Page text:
Saudi King to miss Gulf summit in Washington DC; 2000 refugees on way to Thailand rescued after traffickers allegedly abandoned ship; Pyongyang test-fires ballistic missile; Hollande visits Cuba; Turkish cargo ship shelled off coast of Libya; and more 

TOP OF THE AGENDA

Saudi King to Forego Gulf Summit in Washington

Saudi King Salman announced (Reuters) on Sunday that the crown prince will attend this week's Gulf Arab leaders summit in Washington and Camp David in his stead. The Saudi foreign minister cited timing conflicts due to a planned humanitarian cease-fire in Yemen and the opening of a center for humanitarian aid later this week. Meanwhile on Sunday, Shia Houthi rebels accepted (National) the Saudi-led coalition's offer of a five-day humanitarian cease-fire set to begin Tuesday evening. Separately, the Houthis claimed to have shot down (BBC) a Moroccan F-16 warplane on Monday that was taking part in the Gulf coalition's air campaign in Yemen. Saudi Arabia also announced that tanks (Al Arabiya) had arrived on the border with Yemen, following heavy cross-border bombing.

ANALYSIS

"The Arab regimes see a series of conflicts that the United States must resolve and a series of failing states that it must rehabilitate. Washington’s gaze is more narrow and its ambitions more circumspect. The United States remains committed to its war on terrorism in the region with its reliance on drones. It is seeking to degrade the self-declared Islamic State and prevent it from taking over strategic cities in Iraq. Beyond that, there is no real U.S. Middle East policy to speak of," writes CFR's Ray Takyeh in an Expert Brief.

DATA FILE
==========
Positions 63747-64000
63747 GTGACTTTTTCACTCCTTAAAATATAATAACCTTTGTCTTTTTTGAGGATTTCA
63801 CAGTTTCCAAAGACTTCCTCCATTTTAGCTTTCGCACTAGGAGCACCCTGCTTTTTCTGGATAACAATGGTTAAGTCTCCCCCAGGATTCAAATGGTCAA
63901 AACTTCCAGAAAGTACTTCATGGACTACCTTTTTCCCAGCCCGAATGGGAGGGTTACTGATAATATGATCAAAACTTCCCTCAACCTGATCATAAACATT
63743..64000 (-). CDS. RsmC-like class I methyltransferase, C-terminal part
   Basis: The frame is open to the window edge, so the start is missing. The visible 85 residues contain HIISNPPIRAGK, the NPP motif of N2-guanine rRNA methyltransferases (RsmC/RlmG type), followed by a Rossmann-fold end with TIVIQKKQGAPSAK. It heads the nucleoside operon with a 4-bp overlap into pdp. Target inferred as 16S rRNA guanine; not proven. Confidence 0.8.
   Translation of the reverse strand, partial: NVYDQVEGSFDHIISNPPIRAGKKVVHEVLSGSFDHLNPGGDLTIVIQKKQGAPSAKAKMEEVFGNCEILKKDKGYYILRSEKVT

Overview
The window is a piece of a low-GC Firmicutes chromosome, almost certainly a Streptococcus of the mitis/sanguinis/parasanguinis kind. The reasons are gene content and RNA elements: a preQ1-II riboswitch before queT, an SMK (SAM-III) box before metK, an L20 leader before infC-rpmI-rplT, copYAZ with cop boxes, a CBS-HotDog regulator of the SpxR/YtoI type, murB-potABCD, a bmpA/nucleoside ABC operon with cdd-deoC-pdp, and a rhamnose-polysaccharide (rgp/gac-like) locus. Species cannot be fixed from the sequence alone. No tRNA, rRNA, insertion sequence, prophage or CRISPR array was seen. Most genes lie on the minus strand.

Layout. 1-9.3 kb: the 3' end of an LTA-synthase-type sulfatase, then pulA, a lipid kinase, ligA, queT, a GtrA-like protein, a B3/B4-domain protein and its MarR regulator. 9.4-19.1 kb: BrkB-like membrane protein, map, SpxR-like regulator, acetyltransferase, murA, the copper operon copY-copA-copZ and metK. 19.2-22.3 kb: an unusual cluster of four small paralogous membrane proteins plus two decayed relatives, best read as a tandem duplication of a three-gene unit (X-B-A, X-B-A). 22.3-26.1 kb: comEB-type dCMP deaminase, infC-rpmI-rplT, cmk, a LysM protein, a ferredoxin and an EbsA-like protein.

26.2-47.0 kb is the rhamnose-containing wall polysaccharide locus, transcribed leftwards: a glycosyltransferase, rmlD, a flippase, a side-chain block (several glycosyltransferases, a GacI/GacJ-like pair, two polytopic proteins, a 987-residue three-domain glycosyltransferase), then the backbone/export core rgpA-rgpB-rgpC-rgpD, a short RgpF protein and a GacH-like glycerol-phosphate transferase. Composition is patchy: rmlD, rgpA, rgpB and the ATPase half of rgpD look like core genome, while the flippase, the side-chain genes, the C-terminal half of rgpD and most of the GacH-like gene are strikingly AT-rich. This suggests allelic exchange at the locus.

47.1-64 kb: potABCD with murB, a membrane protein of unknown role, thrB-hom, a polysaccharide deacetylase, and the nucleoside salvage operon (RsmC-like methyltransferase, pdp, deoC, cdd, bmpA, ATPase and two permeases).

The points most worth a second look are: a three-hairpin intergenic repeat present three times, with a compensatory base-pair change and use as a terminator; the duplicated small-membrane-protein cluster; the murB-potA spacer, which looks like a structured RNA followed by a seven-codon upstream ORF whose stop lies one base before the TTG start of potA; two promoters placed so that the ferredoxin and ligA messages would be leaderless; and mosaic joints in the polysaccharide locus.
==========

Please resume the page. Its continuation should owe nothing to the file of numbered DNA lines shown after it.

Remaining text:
"If the Gulf leaders bring more complaints to U.S. policymakers about Iranian 'treachery' and 'malice,' this will fall on deaf ears in Washington. If the leaders go to Washington carrying careful questions and insist on having answers regarding these aspects of the nuclear deal, they would be letting Washington know they are unwilling to content themselves with smooth talking and 'reassurances' and insist on strategic guarantees rather that distraction meant to keep them away from shaping the future of the region," writes Raghida Dergham in Al Arabiya.

"The Saudis risk becoming entrenched indefinitely in an adventure that neither helps battered Yemeni citizens nor scores undisputed victory for a leadership that is navigating a difficult terrain. The only way out of this awkward and dangerous situation is for the proposed five-day suspension of military action to become permanent, giving way to negotiation and compromise. This would allow Saudi Arabia to claim a different kind of victory rather than the one the Saudi leadership hopes for and ensure that the Saudis save face," writes Madawi Al-Rasheed in Al-Monitor

PACIFIC RIM

Thousands of Refugees Arrive in Indonesia, Malaysia

Nearly two thousand Myanmar Rohingya, Bangladeshi, and other refugees were rescued (AFP) in or swam ashore to Indonesia and Malaysia on Monday after traffickers allegedly abandoned ship. The arrivals come as Thailand, a common destination for refugees in the region, cracks down on human smuggling following last week’s discovery of human remains at an abandoned migrant camp.

CFR's Joshua Kurlantzick discusses Thai policy on trafficking in this blog post.

NORTH KOREA: Pyongyang successfully test-fired (Yonhap) a submarine-launched ballistic missile on Saturday, according to state media. The testing heightens simmering tensions between North and South Korea.

This CFR Interactive explores the ongoing conflict on the Korean Peninsula.

ELSEWHERE:

Hollande visits Cuba

Turkish cargo ship shelled off coast of Libya

This is an excerpt of the CFR.org Daily News Brief. The full version is available on CFR.org 

 

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